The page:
Living in Community and the Curse of the Reality Show Marriage

I know why those marriages on reality shows always fall apart. You can take an otherwise good, or at least decent, marriage, and put them on TV, and by the end of it, they are an angry, bickering mess.

Which, of course, is what makes great TV and so these things are encouraged. Who wants to watch a loving, stable couple go on sailing trips and live happily ever after? Of course not. We want to see the guy obnoxiously drunk, vomiting over the railing, hurling F bombs at everyone in earshot, including the camera crew, preferably while his wife is below deck kissing someone else’s husband. This is much more entertaining.

But, I’ve been thinking about this the last couple of days. I am staying in what we in the Christian world call, “community.” If you haven’t heard of this, it’s kind of a thing right now. It’s sort of like the Christian version of The Real World. You get a handful of people, many times strangers, all living together in one house, and using values of Christian love, somehow inhabiting in harmony.

In this sense, the idea goes back to the first century church, in which they sort of inhabited the same general locale, and shared fish and bread and all prayed together all the time. It’s very grassroots. A lot of churches believe that Christianity has become a big, institutionalized machine, and that we should go back and study how the first century church lived, and somehow adapt that to our lives and overall method of worship.  Community can work if it’s done right.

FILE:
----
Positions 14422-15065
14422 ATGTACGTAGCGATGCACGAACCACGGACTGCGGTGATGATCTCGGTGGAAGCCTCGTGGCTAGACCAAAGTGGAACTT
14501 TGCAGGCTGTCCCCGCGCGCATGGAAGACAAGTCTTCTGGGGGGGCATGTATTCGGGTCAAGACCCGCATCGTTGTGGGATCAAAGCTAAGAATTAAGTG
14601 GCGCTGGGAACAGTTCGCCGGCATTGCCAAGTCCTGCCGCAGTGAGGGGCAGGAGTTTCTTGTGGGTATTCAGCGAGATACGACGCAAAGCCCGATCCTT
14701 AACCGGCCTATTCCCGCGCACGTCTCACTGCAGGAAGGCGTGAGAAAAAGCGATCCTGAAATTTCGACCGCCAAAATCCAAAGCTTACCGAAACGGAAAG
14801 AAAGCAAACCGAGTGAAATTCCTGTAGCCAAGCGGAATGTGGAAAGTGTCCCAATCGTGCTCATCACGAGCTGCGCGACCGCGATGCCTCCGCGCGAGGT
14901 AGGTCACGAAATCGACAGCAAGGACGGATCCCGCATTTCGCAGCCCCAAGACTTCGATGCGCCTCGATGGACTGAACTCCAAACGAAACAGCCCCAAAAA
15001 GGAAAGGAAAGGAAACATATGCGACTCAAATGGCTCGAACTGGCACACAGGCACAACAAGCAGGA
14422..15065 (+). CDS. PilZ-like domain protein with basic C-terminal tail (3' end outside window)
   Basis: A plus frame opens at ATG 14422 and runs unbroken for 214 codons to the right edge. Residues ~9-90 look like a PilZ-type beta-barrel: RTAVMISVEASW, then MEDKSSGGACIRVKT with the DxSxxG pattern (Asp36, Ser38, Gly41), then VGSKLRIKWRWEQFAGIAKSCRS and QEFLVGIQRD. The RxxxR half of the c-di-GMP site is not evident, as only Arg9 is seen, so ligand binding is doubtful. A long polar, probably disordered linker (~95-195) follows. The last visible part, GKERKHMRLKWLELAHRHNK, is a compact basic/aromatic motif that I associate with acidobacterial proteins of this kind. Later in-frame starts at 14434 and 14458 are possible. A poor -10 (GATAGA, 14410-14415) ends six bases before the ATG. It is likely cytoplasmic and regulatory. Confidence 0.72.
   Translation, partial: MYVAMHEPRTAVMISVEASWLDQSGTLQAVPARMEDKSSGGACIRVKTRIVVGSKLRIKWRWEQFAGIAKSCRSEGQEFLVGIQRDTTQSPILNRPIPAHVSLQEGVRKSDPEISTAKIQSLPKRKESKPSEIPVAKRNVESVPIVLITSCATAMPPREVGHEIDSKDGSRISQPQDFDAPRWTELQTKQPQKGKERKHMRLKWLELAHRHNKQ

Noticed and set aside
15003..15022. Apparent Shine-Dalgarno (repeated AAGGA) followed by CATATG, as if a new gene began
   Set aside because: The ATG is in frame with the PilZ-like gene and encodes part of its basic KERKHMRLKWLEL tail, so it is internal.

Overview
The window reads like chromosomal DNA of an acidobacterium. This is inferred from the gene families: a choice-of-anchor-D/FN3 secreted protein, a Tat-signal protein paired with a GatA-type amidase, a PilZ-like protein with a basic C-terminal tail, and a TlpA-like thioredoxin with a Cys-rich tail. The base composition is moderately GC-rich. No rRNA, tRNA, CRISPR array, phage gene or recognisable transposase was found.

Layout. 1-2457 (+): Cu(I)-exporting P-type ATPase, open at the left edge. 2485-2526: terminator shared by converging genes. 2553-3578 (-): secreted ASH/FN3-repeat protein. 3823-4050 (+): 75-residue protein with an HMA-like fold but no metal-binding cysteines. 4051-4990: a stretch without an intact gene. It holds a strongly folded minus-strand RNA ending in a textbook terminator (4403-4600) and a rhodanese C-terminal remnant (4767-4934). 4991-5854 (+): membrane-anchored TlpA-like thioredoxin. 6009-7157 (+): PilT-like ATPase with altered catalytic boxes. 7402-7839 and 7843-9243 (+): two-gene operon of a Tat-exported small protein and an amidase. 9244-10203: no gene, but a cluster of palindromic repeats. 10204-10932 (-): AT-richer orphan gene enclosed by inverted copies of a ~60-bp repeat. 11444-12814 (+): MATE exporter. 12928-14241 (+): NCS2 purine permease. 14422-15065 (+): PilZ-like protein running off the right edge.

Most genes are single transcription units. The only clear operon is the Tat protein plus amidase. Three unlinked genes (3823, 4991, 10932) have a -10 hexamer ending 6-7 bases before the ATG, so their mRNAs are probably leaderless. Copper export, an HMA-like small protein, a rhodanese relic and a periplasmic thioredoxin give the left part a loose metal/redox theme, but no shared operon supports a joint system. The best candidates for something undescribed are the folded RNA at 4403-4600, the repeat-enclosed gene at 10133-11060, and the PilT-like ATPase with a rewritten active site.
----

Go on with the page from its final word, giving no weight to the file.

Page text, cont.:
So, I’ve done this before, and I’m doing it again for a short interlude. It’s always an interesting study of how people live together. But, the thing about it, is, that if you do it right, it can make you dangerously introspective.

Living in community is like living in a house of three way mirrors. You live with people constantly around you, and constantly seeing everything you do, and reflecting it back on you. Suddenly, you are aware that you tend to leave kitchen cabinet doors open. Or that you will get a glass of water, sip from it for two hours, then forget where you set it, and then go get another one, leaving a graveyard of half-empty water glasses all over the house. That is, until someone comes trudges into the kitchen with all of them, wondering where they all came from…And suddenly, you begin to feel like a slob…Man, you say. I thought I was reasonably clean…

It’s like that with everything. Geez, I didn’t know I shed so much hair in the shower. Maybe I need to take some kind of vitamin…Everywhere you turn, you are constantly re-evaluating the way you do things, the way you communicate, interact, and in general, live. Well, am I offensive to others in this way…well, maybe I shouldn’t have said this or that…And you keep doing this all day until your head explodes. And eventually, you just want to be like, “Forget, people. This is how I am. Live with it!” Of course, you know this isn’t the “right” way to do things, so you don’t. But, you spend so much time thinking about how you live and interact with others, that you are practically falling apart.

So, aside from a lifestyle of missions-oriented prayer people, I don’t know how this could possibly work. I guess that’s why it really doesn’t. That’s why Real World is entertaining. You get so many strangers is a house, and…well…just let ‘em have at, and then point the camera.

Which, I would think, if you had the whole world watching your marriage, and weighing in all over the Internet, it would similarly make you a nervous wreck until you didn’t know which end was up. And, eventually, your marriage, made of two broken people who love each other very much, would explode into a train wreck divorce before you even knew what happened.

And this is why reality TV marriages fail. Because no one’s marriage can survive with the whole world commenting on how much hair they leave in the shower…


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